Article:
We have spent the past two days in a tent in the Kalahari dessert. Since driving from the city of Gaborone, we have hit long open stretches of the Kalahari with many a cow, donkey, goat and ostrich crossing…and we got a glimpse of a giraffe family!
Our stop here has connected us with a few organizations that work with the San tribal group.
A quick history lesson on the San tribe…they are the original inhabitants of Southern Africa. Their language consists of various clicking and tones. Often they are referred to as “bushmen” since they live deep in the Kalahari and have a hunter/gatherer lifestyle. Unfortunately, they have been forced off their hunting land and their tribes have been marginalized in society.
The organizations we met with have been advocates for the San tribes. They have sought to empower the San people through education, and training the next generation to conserve resources, speaking the English language, and addressing health issues like HIV and tuberculosis.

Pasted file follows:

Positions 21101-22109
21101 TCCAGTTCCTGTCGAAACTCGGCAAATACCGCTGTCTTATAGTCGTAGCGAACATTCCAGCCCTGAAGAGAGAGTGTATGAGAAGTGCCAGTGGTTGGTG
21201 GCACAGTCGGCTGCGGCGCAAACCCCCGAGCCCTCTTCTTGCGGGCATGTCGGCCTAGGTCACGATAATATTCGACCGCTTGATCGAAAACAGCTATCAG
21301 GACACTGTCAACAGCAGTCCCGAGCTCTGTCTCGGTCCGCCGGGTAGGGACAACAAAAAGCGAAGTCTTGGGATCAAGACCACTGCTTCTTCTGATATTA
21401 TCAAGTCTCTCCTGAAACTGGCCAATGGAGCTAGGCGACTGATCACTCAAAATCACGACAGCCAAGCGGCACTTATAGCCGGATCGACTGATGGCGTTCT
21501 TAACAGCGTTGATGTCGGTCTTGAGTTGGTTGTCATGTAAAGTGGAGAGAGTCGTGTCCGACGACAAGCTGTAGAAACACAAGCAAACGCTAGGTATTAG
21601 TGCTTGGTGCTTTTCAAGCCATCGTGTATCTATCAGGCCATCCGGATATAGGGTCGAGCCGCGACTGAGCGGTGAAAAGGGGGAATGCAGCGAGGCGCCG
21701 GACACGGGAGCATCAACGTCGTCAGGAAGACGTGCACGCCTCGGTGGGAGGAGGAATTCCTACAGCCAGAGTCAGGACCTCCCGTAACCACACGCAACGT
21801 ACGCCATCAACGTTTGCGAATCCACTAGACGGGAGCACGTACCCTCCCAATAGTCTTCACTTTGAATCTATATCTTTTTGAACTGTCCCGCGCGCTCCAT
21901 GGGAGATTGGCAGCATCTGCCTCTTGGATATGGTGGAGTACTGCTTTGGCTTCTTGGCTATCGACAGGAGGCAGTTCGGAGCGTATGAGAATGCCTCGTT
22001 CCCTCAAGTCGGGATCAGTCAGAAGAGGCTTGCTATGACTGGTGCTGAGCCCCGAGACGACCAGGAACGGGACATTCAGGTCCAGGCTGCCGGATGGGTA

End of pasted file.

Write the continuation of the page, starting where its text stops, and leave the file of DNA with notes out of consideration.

Gantzi Craft is run by a woman from the San tribe. They provide supplies and training in making various native crafts. Some of the jewelry is made from ostrich eggs. The use of copper and leather is common and used to make jewelry, belts and toys.
Kutu Art supports the San through art. Started more than 30 years ago, artists have had a chance to have access to painting materials. Their cultural identity comes out through their paintings. Their original African paintings have recently gained international attention.
Another organization works with a tribe to weave traditional African baskets. We saw the process, met one of the weavers and saw the finished product.
The Yada Project seeks to make connections in ways that will make a difference. Each time we travel we are grateful to come in contact with such groups and to see the difference they are making. There is much needed restorative work happening here among the San people and others. We look forward to seeing what we will encounter next.